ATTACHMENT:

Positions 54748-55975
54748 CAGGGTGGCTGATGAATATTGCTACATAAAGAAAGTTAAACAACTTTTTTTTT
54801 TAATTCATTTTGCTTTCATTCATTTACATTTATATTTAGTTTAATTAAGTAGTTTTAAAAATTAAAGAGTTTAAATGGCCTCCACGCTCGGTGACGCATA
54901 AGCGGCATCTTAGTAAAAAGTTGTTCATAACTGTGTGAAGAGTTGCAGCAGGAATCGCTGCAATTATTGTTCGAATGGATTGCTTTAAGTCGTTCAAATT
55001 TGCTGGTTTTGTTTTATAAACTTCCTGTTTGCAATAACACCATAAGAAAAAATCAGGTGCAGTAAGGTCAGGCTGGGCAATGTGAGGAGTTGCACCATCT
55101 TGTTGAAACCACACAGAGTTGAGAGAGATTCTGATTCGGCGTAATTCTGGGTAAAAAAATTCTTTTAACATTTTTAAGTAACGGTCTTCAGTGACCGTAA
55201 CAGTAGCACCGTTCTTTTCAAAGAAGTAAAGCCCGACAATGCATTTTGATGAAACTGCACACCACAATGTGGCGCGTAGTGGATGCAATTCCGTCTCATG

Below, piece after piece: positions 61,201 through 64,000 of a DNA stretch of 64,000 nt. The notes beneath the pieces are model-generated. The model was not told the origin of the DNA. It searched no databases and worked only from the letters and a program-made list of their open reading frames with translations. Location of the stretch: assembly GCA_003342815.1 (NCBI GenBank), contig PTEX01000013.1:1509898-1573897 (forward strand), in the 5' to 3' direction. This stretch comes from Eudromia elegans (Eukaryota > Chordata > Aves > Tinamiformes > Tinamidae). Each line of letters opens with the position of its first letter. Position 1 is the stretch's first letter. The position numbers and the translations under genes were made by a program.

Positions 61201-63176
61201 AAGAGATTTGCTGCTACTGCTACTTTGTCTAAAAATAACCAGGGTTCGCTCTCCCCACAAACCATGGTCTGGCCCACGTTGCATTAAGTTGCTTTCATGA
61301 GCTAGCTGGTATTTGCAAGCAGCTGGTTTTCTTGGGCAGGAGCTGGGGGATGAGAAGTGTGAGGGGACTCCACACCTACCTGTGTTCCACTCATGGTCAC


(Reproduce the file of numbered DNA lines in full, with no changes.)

Positions 54748-55975
54748 CAGGGTGGCTGATGAATATTGCTACATAAAGAAAGTTAAACAACTTTTTTTTT
54801 TAATTCATTTTGCTTTCATTCATTTACATTTATATTTAGTTTAATTAAGTAGTTTTAAAAATTAAAGAGTTTAAATGGCCTCCACGCTCGGTGACGCATA
54901 AGCGGCATCTTAGTAAAAAGTTGTTCATAACTGTGTGAAGAGTTGCAGCAGGAATCGCTGCAATTATTGTTCGAATGGATTGCTTTAAGTCGTTCAAATT
55001 TGCTGGTTTTGTTTTATAAACTTCCTGTTTGCAATAACACCATAAGAAAAAATCAGGTGCAGTAAGGTCAGGCTGGGCAATGTGAGGAGTTGCACCATCT
55101 TGTTGAAACCACACAGAGTTGAGAGAGATTCTGATTCGGCGTAATTCTGGGTAAAAAAATTCTTTTAACATTTTTAAGTAACGGTCTTCAGTGACCGTAA
55201 CAGTAGCACCGTTCTTTTCAAAGAAGTAAAGCCCGACAATGCATTTTGATGAAACTGCACACCACAATGTGGCGCGTAGTGGATGCAATTCCGTCTCATG

Below, piece after piece: positions 61,201 through 64,000 of a DNA stretch of 64,000 nt. The notes beneath the pieces are model-generated. The model was not told the origin of the DNA. It searched no databases and worked only from the letters and a program-made list of their open reading frames with translations. Location of the stretch: assembly GCA_003342815.1 (NCBI GenBank), contig PTEX01000013.1:1509898-1573897 (forward strand), in the 5' to 3' direction. This stretch comes from Eudromia elegans (Eukaryota > Chordata > Aves > Tinamiformes > Tinamidae). Each line of letters opens with the position of its first letter. Position 1 is the stretch's first letter. The position numbers and the translations under genes were made by a program.

Positions 61201-63176
61201 AAGAGATTTGCTGCTACTGCTACTTTGTCTAAAAATAACCAGGGTTCGCTCTCCCCACAAACCATGGTCTGGCCCACGTTGCATTAAGTTGCTTTCATGA
61301 GCTAGCTGGTATTTGCAAGCAGCTGGTTTTCTTGGGCAGGAGCTGGGGGATGAGAAGTGTGAGGGGACTCCACACCTACCTGTGTTCCACTCATGGTCAC